The sample of quasars in this study are about 13 billion light-years away from the Earth; in other words, we are seeing them as they existed 13 billion years ago. As the Big Bang took place 13.8 billion years ago, we are effectively looking back in time, seeing these quasars and supermassive black holes as they appeared only about 800 million years after the creation of the (known) universe.

“Gridiron” Visual History of the Universe from the Big Bang to Present

If the history of the universe from the Big Bang to the present were laid out on a football field, Earth and our solar system would not appear until our own 33-yard line. Life appeared just inside the 28-yard line and dinosaurs went extinct halfway between the 1-yard line and the goal. All of human history, since hominids first climbed out of trees, takes place within an inch of the goal line. On this timeline, the supermassive black holes discovered by Princeton astrophysicist Michael Strauss and his international team of colleagues would appear back on the universe’s 6-yard line, very shortly after the Big Bang itself.

Mystery of Reionization –Triggered by Quasars?

It is widely accepted that the hydrogen in the universe was once neutral, but was “reionized” — split into its component protons and electrons — around the time when the first generation of stars, galaxies and supermassive black holes were born, in the first few hundred million years after the Big Bang. This is a milestone of cosmic history, but astronomers still don’t know what provided the incredible amount of energy required to cause the reionization. A compelling hypothesis suggests that there were many more quasars in the early universe than detected previously, and it is their integrated radiation that reionized the universe.

“However, the number of quasars we observed shows that this is not the case,” explained Princeton’s Robert Lupton. “The number of quasars seen is significantly less than needed to explain the reionization.” Reionization was therefore caused by another energy source, most likely numerous galaxies that started to form in the young universe.

Relics of the Big Bang –“Dark Matter is Composed of Primordial Black Holes”

The Last Word – Like a Lighthouse at Night Viewed from a Ship

“These quasars seen in the early universe shine brightly, like a lighthouse at night viewed from a ship,” wrote astrophysicist and observational cosmologist, Eric Gawiser, at Rutgers University in an email to The Daily Galaxy. “But as with lighthouses, it’s what’s behind them that one should pay careful attention to,” he explains. “In this case, while it may turn out that normal star formation processes are able to form a billion solar mass black hole within the first billion years after the Big Bang, it’s actually easier to explain if there was a special mode of direct black hole formation that took place in our universe’s infant stages.”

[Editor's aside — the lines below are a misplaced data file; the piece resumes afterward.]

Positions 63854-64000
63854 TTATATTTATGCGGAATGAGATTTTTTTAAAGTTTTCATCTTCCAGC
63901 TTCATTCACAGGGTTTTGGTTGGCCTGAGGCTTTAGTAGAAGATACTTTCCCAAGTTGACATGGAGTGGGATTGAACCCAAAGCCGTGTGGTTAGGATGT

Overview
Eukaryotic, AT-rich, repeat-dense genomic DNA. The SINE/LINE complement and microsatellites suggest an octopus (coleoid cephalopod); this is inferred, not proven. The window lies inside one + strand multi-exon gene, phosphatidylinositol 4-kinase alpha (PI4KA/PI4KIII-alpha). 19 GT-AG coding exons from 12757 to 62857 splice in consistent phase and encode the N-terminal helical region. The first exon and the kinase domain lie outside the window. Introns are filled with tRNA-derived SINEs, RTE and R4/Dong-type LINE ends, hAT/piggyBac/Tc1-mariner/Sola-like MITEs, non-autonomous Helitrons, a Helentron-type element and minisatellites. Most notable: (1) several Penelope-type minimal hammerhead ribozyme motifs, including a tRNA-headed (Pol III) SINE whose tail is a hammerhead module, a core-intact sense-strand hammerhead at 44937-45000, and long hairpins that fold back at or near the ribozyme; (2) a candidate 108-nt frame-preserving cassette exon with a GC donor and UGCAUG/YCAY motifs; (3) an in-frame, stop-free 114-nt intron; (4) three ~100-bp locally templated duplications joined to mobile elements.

“This can be a subtle question,’ he continues, “because there is not a direct conflict between the earliest appearance of quasars and the time that it takes a single massive star to collapse into a black hole, which can be as short as a million years after that star forms. Rather, our best-guess models make assumptions how many massive stars form in the early universe, how quickly they form, and whether they form near enough to each other for their resulting black holes to all coalesce into a billion-solar-mass black hole within a billion years – and it looks tough to achieve that.”    

“That it can take many hundreds of millions of years” isn’t necessarily wrong,” Gawiser concludes, “but it overestimates the typical timescale.  We see star formation within 30 million years of gas infall, and stars massive enough to create black holes live only a few million years after they form.” 

“Detailed studies of the high-redshift quasars we’re discovering show that many of them lie in merging galaxies,” Princeton University observational cosmologist, Michael Strauss, told The Daily Galaxy. “We’re trying to figure out whether the merging is what triggers the quasar activity, and what this means for black hole growth in the early universe.”

The study was made possible by the world-leading survey ability of Subaru and HSC. “The quasars we discovered will be an interesting subject for further follow-up observations with current and future facilities,” said Yoshiki Matsuoka, a former Princeton postdoctoral researcher at Ehime University in Japan, who led the study. “We will also learn about the formation and early evolution of supermassive black holes, by comparing the measured number density and luminosity distribution with predictions from theoretical models.”

Based on the results,  the team is working to find yet more distant black holes and discovering when the first supermassive black hole appeared in the universe.

The HSC collaboration included astronomers from Japan, Taiwan and Princeton University. 

Maxwell Moe, astrophysicist, NASA Einstein Fellow, University of Arizona via Eric Gawiser, Michael Strauss and Princeton University